User experience design has become one of the most valuable tools in business and creative endeavors. For those who are not familiar with this concept, UX design refers to how users interact with the interface of an application or website, as well as how much satisfaction they derive from using it. In order to improve UX design, users and designers alike need to understand the principles and laws of UX design. These principles and laws are as follows…
Jakob Nielsen, one of the most prominent usability and web experts, developed a law that states: Users spend most of their time on other sites. This is why it’s crucial to know where your customers are spending the majority of their time.
Hick’s Law is a law that states that the time it takes an individual to make a decision will be inversely proportional to the number of options they have. That is, as more and more choices are added, the time it takes for an individual to make a decision increases. This law can be applied not only to decisions made by individuals but also those made by groups or organizations with multiple stakeholders.
Fitts’ Law states that the time it takes to move an object to a target is a function of the distance to and size of the target. It was developed in 1954 by Paul Fitts as an explanation for why we tend to aim for larger targets, like desktop icons, rather than smaller ones, like menu bars.
- It is important for designers to remember that people often overestimate what can be accomplished with new technologies. When people are excited by something new, they may overestimate its potential benefits, especially if it solves an immediate problem.
The Principle of Least Astonishment
One principle worth highlighting is the Principle of Least Astonishment (POLA). POLA states that a system should behave in a way that’s expected. In other words, systems should be designed to behave in the manner with which users are most familiar. This way, users don’t need to relearn how to use a system when they come across it.
The Principle of Aesthetics and Functionality
Aesthetics and functionality are the two principles that govern all design. Aesthetics is what people see, whereas functionality is what people use. You can’t have one without the other, and neither should be ignored. It’s no good designing something that looks nice but doesn’t work well for a user. Equally, it’s no good designing something that works well for a user but isn’t pleasant to look at.
The Principle of Consistency and Standardization
One of the most important principles for designing a usable interface is consistency and standardization. The principle means that you should always try to make your design as consistent as possible in order to make it easier for users to use your product. This can be achieved by using similar text styles, icons and colors across all pages, so that users don’t have to learn anything new when they move from one page to another.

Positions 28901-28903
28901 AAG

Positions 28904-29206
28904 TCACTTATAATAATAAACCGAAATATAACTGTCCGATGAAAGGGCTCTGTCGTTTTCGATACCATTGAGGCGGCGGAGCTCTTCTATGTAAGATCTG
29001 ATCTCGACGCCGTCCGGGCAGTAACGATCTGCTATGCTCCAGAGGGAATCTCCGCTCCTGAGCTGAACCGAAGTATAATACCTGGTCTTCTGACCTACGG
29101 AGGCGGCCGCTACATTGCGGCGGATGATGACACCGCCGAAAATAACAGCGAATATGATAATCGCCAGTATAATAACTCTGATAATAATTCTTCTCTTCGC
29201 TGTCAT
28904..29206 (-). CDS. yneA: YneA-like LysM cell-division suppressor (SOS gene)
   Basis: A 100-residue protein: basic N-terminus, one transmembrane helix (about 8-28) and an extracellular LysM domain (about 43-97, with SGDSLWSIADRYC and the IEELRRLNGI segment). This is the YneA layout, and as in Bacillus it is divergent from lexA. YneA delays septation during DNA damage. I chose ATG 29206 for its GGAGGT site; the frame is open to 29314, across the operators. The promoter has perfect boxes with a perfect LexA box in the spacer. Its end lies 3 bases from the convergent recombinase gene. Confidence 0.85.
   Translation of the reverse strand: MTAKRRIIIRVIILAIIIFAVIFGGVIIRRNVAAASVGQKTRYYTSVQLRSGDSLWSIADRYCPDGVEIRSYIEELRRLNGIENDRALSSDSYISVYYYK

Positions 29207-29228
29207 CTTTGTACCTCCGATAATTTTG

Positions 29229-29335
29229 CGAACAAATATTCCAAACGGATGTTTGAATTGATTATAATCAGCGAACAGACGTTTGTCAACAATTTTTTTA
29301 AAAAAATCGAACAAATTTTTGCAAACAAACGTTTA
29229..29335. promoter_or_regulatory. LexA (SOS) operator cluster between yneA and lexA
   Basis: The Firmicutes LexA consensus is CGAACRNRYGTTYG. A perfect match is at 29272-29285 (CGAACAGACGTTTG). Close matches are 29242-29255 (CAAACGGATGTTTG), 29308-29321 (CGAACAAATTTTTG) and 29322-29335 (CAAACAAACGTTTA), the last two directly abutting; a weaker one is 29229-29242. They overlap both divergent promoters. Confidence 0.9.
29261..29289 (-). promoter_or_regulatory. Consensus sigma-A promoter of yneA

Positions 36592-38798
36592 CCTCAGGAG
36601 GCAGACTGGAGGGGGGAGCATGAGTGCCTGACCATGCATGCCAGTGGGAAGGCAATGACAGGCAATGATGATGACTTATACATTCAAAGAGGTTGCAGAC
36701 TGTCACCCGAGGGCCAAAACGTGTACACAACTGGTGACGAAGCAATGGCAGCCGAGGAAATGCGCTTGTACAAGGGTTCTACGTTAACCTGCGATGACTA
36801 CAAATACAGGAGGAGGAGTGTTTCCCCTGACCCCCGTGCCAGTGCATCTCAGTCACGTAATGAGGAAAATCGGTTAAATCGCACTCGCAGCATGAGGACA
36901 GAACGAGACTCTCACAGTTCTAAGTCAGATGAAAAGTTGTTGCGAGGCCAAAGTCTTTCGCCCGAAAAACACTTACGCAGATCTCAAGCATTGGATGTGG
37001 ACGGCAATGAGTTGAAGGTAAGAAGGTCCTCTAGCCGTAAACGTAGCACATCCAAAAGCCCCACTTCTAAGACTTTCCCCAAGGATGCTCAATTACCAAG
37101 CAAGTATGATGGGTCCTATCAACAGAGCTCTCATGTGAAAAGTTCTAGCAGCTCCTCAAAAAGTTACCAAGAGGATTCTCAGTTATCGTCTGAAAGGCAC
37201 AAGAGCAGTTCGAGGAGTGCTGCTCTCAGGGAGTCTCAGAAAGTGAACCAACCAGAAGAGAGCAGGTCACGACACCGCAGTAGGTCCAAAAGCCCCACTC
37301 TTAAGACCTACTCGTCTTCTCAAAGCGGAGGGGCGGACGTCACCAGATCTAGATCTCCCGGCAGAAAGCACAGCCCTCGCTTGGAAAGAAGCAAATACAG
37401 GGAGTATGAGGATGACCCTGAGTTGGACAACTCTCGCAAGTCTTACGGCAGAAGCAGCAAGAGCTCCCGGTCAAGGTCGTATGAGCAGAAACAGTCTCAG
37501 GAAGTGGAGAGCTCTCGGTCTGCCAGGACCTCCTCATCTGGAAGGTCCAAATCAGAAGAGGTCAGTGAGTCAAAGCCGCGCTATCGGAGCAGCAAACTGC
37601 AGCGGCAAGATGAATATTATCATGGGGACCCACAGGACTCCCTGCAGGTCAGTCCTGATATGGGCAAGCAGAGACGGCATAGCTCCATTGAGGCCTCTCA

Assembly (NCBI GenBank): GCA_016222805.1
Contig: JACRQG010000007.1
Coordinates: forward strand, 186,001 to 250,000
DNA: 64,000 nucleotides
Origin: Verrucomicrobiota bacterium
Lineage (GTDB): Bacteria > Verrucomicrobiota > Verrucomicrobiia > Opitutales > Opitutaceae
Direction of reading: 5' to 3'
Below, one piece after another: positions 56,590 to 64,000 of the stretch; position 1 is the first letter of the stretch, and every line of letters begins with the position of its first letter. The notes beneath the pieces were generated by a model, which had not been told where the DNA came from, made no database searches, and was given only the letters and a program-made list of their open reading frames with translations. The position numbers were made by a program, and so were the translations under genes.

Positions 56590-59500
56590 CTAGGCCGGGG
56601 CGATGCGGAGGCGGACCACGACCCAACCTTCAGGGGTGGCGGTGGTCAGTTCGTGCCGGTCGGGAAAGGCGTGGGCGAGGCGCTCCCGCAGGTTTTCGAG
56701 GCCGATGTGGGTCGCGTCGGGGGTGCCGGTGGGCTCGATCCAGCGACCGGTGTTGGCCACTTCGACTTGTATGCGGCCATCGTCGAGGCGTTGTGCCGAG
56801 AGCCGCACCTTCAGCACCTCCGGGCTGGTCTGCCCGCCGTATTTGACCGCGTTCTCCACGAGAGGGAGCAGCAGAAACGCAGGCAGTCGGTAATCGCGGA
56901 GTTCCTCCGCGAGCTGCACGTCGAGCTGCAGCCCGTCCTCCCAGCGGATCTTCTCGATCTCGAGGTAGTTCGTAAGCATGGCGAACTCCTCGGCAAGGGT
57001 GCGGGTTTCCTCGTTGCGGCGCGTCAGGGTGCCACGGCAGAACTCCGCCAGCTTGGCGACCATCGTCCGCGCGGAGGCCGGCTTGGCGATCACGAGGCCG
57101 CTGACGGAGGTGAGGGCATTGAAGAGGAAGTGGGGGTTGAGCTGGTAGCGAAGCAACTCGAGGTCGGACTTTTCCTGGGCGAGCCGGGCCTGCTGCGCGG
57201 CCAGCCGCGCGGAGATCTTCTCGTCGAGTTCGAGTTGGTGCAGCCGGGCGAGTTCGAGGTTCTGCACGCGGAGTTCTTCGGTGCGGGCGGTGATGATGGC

The Principle of Recognition Rather Than Recall
Designers need to keep the needs and goals of their users in mind throughout the process. To do this, designers use a number of principles. One such principle is called the Principle of Recognition Rather Than Recall. It states that people need to be able to recognize something quickly and easily instead of having to remember what it is. This means that any visual element on a website should be easy for someone to figure out what it does without having to read text or hover over an icon to see what it does.
The Principle of Flexibility and Efficiency of Use
Flexibility and Efficiency are two principles that are at the core of good User Experience design. They help to ensure that an interface is as easy to use as possible, while also taking into account the amount of time people will spend using it. If a site takes too long to load or is difficult for visitors to navigate, they’re likely to leave before doing any business. The Principle of Flexibility and Efficiency is about designing for people and considering how they will interact with your website or app before you create it.
The Principle of Error Prevention
One of the principles that is often overlooked in design is the Principle of Error Prevention. This principle simply states that an error that can be prevented should not occur. For example, a button that should have been disabled but is enabled, or a password field with no text input in it. These are just a few examples and there are more than you could imagine. The number one principle in design is to never make users do something they don’t want to do and this law accomplishes that.
UX design is an interesting and rewarding field, but it’s not easy. The principles and laws are the guiding stars that will help you navigate the world of UX design, and in this post we’ve covered some tips for getting started. If you’re looking for an easier way to learn about UX design, a great place to start is by hiring mobile app design agency in India.